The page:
The bill includes recommendations from The Law Commission, following the Reform of the Communications Offences report, to protect people, particularly young people, online. Flagging the ill-suited nature of the UK legal system’s current laws, these recommendations have been a welcome addition. Particularly as it uses the same definition for consent online of that set out in the Sexual Offences Act 2003.
Though, as Dr Kirsty Welsh, Senior Lecturer in Law and Criminology at Nottingham Law School, tells me, it’s not without its shortfalls. And, when I ask her how effective the new Online Safety Bill will be in prosecuting and bringing perpetrators of these criminal offences to justice, she confidently tells me; “I don’t think it will be successful at all.”
But, why? How can a law designed to protect people online make experts like Dr Welsh feel like it’s destined to fail? Firstly, we should look at what laws are currently in place to protect our intimate images. Namely, Section 33 of the Criminal Justice and Courts Act 2015.
Section 33 creates an offence of disclosing private sexual photographs or films without the consent of an individual who appears in them and with intent to cause that individual distress, with one major flaw.
“Section 33 doesn’t define what consent is,” Dr Welsh explains. “It also falls under the remit of confidentiality and disclosure, meaning that being charged under it isn’t a sexual offence, even if you have disclosed intimate images.”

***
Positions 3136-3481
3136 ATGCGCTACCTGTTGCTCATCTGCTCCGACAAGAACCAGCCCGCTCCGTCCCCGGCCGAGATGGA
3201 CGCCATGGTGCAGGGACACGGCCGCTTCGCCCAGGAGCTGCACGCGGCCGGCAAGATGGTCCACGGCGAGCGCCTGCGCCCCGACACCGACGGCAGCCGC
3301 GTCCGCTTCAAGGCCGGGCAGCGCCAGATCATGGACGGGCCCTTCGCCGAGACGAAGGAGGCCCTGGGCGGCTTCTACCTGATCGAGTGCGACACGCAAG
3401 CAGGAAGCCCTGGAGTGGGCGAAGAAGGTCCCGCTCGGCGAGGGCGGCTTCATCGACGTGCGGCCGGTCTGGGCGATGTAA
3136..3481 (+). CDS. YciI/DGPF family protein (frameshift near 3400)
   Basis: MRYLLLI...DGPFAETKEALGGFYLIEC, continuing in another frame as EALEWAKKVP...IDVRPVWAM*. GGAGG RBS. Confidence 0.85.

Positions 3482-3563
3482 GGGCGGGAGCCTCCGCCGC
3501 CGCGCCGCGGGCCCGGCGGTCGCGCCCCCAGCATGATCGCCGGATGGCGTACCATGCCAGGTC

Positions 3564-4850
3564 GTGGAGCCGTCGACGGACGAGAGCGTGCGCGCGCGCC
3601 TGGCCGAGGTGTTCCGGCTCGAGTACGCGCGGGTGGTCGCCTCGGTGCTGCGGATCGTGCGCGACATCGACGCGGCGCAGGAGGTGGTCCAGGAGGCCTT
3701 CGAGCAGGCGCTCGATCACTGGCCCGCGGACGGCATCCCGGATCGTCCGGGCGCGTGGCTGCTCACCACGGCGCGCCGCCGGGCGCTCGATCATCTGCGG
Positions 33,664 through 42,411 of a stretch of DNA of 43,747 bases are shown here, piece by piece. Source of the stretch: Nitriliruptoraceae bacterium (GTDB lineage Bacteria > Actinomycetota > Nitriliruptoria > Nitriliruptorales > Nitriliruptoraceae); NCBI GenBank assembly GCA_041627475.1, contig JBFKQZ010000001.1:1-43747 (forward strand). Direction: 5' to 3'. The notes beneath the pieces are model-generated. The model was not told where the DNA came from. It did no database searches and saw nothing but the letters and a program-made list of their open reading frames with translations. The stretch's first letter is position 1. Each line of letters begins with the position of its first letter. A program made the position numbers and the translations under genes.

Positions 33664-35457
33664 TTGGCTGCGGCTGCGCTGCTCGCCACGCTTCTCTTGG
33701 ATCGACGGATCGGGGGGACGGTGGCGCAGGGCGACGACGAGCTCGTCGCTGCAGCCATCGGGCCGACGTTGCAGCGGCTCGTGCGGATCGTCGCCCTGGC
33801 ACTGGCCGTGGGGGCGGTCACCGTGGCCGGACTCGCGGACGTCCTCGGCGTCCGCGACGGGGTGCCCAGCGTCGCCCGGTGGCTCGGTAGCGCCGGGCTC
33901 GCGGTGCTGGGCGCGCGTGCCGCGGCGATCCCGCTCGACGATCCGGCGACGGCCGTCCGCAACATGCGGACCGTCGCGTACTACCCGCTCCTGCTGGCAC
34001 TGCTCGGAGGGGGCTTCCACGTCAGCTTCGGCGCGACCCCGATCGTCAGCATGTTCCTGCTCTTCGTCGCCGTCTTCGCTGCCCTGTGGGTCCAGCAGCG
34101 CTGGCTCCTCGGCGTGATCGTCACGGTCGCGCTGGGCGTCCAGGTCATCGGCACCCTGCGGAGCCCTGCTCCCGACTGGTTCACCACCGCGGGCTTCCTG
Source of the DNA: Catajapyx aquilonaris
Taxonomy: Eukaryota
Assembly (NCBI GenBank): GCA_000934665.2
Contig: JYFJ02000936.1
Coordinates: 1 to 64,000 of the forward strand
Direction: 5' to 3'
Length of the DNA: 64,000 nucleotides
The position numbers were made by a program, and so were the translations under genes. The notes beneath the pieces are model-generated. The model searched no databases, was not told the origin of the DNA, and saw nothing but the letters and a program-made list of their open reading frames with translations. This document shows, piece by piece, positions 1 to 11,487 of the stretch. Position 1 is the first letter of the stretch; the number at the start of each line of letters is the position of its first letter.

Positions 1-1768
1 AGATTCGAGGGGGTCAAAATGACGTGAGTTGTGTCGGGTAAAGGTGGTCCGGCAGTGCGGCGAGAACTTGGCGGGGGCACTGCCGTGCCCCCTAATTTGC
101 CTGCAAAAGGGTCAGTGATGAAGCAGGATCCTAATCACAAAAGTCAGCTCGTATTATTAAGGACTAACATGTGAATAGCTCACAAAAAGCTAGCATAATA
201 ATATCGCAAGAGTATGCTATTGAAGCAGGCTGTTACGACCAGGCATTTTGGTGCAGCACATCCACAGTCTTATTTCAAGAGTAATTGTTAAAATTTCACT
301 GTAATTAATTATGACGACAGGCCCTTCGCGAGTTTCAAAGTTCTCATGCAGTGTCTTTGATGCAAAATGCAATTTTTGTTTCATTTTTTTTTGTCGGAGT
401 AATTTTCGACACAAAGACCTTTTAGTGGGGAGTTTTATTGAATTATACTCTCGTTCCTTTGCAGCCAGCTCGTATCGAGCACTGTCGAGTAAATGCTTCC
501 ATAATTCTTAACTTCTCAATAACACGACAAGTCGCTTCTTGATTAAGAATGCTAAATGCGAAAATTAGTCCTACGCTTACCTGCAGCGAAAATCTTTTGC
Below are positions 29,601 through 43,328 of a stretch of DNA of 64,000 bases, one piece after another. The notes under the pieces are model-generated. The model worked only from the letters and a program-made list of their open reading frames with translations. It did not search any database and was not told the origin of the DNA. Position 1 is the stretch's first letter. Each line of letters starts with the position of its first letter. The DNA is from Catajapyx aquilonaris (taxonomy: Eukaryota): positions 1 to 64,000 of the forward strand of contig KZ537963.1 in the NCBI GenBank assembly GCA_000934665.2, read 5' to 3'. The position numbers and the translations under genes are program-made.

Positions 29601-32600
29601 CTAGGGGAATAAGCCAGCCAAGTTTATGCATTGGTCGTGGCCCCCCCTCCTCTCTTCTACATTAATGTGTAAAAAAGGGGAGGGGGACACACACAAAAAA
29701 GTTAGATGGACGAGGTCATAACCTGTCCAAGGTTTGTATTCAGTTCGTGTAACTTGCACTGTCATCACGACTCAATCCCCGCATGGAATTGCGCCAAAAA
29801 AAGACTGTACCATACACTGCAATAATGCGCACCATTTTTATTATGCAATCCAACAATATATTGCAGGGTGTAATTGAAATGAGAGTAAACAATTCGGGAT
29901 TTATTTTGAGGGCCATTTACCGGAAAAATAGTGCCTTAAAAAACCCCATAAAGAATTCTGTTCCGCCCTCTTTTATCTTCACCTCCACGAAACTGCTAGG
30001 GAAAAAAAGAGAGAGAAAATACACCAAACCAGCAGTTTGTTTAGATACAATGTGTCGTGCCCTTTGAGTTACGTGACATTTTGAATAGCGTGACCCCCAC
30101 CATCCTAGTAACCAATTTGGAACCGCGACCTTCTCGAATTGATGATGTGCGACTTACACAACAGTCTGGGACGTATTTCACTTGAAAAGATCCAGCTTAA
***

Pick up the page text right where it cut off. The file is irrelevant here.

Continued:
How Section 33 categorises intimate imagery is alarming too, using overtly objectifying and pornographic terms, negating other forms of intimate images, like being pictured without a hijab, having an exposed breast or being in underwear. “It’s about genitalia or ‘otherwise not seen in public’,” Dr Welsh explains. “It’s a very sexualised definition of what is considered intimate.”
But it’s not only the offputting definitions of intimate images Section 33 has that limit its protective powers.
Research carried out by Refuge in 2022 found that, despite a significant rise in the number of intimate image abuse cases reported to the police year on year from 2019, only 4 per cent of all offences recorded across the 24 police forces from January 2019 to July 2022, were the alleged offender charged or summonsed.